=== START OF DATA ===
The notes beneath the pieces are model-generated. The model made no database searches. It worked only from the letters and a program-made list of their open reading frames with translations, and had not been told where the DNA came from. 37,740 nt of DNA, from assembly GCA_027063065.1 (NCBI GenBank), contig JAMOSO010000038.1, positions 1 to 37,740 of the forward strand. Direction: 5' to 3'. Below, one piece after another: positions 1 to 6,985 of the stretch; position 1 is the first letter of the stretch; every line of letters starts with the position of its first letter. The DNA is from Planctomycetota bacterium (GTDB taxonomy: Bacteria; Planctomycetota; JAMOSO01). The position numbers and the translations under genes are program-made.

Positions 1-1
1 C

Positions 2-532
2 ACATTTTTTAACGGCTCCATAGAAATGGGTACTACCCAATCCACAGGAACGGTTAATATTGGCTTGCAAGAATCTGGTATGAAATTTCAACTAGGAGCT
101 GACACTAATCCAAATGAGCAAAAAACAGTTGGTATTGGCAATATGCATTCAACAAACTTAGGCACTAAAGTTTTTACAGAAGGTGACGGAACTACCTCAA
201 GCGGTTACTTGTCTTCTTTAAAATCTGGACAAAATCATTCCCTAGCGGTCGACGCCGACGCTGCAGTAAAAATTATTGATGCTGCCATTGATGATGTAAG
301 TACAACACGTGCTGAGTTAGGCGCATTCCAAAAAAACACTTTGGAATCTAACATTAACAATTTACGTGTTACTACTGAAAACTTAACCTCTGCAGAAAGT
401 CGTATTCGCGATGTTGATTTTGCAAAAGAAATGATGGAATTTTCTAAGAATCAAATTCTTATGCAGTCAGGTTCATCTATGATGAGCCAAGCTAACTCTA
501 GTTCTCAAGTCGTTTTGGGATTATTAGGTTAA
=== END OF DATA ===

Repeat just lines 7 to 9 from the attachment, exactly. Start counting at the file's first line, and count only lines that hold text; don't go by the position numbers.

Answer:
201 GCGGTTACTTGTCTTCTTTAAAATCTGGACAAAATCATTCCCTAGCGGTCGACGCCGACGCTGCAGTAAAAATTATTGATGCTGCCATTGATGATGTAAG
301 TACAACACGTGCTGAGTTAGGCGCATTCCAAAAAAACACTTTGGAATCTAACATTAACAATTTACGTGTTACTACTGAAAACTTAACCTCTGCAGAAAGT
401 CGTATTCGCGATGTTGATTTTGCAAAAGAAATGATGGAATTTTCTAAGAATCAAATTCTTATGCAGTCAGGTTCATCTATGATGAGCCAAGCTAACTCTA